Medical professionals explore ways to overcome the state’s opioid crisis

An estimated 4 Massachusetts residents die each day from a drug overdose

Photo: Thinkstock
Photo: Thinkstock

BOSTON (WWLP) – A special commission of 15 medical professionals met in Boston for the first time Tuesday with the goal of educating the next generation of prescribers on how to safely treat pain. This, as the state continues to deal with the heroin and prescription drug crisis.

“It’s really important as we train the next generation of prescribers, that they understand how to balance the need for pain management with the potential of opiate misuse,” said Cmr. Monica Bharel, M.D., of the Department of Public Health.

The working group is trying to develop a core curriculum for medical students. They want to train students to treat pain without relying first on powerful prescription painkillers.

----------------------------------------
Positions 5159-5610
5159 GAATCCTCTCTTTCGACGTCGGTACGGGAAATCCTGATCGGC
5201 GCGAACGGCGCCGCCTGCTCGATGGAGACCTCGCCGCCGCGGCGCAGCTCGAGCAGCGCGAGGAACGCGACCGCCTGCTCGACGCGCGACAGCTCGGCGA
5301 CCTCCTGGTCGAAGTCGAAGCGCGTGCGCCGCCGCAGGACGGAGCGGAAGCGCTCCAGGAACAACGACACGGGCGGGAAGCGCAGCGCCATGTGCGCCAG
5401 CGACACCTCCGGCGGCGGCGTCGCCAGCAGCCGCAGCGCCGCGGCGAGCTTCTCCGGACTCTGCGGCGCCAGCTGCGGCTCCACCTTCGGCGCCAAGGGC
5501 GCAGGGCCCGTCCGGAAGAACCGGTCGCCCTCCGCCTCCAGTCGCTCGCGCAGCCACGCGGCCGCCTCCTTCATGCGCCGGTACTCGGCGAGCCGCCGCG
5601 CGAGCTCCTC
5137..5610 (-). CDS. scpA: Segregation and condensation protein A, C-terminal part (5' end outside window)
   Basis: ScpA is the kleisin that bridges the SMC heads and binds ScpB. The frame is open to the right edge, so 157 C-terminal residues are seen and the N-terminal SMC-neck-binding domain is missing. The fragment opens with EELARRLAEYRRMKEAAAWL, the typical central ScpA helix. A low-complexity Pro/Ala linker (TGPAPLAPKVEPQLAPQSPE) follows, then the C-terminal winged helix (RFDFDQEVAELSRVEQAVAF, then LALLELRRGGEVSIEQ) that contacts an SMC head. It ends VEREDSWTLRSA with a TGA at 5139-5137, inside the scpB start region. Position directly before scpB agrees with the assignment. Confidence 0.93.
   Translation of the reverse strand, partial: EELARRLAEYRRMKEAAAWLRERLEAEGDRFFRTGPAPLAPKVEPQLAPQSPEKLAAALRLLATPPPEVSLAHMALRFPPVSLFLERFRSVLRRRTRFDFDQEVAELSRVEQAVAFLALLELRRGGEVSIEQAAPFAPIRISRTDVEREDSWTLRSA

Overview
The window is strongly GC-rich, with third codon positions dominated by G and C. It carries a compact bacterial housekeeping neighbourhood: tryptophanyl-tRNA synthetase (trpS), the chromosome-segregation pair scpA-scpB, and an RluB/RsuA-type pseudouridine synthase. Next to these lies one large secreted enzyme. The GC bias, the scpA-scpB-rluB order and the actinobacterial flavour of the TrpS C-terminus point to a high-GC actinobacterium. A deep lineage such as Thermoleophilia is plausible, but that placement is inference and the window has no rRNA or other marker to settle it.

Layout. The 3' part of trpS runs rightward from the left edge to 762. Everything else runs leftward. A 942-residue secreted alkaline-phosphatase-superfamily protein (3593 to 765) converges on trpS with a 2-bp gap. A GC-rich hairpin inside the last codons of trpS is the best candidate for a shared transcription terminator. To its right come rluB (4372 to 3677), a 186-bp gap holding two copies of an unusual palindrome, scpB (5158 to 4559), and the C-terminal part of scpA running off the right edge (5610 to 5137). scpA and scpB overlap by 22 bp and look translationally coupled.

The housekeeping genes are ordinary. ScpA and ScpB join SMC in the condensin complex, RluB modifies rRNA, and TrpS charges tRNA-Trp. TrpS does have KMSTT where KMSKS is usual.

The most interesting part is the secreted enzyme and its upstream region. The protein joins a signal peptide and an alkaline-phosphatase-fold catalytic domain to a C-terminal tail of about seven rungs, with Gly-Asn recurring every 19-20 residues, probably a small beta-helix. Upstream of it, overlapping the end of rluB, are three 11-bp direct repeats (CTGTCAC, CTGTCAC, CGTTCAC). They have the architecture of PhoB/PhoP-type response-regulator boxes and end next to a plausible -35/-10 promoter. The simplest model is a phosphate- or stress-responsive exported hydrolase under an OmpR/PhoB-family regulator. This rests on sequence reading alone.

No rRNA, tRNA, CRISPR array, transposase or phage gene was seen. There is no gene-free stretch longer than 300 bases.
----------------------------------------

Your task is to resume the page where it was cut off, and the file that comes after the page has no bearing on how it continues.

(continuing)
The panel is also thinking about whether veterinarians should be required to receive drug addiction training because some of the medications they handle can be consumed, and possibly abused by humans.

Dr. Myechia Minter-Jordan, President of the Dimock Center, told 22News, “I think anyone who touches narcotics or prescribes narcotics should be included. It’s not the work of this commission at this point, but I’m sure it’ll come up in further discussions.”

The state is taking steps to prevent people from developing a drug addiction, and helping those struggling to get clean. The state Department of Public Health has strengthened the prescription monitoring program and added hundreds of treatment beds across the Commonwealth.

These medical professionals have until December 1st to hand-in their final recommendations to lawmakers.

Working for a Better TomorrowIf you or someone you love is dealing with an addiction problem, a page has been developed to assist you begin your journey to recovery. Click Here »

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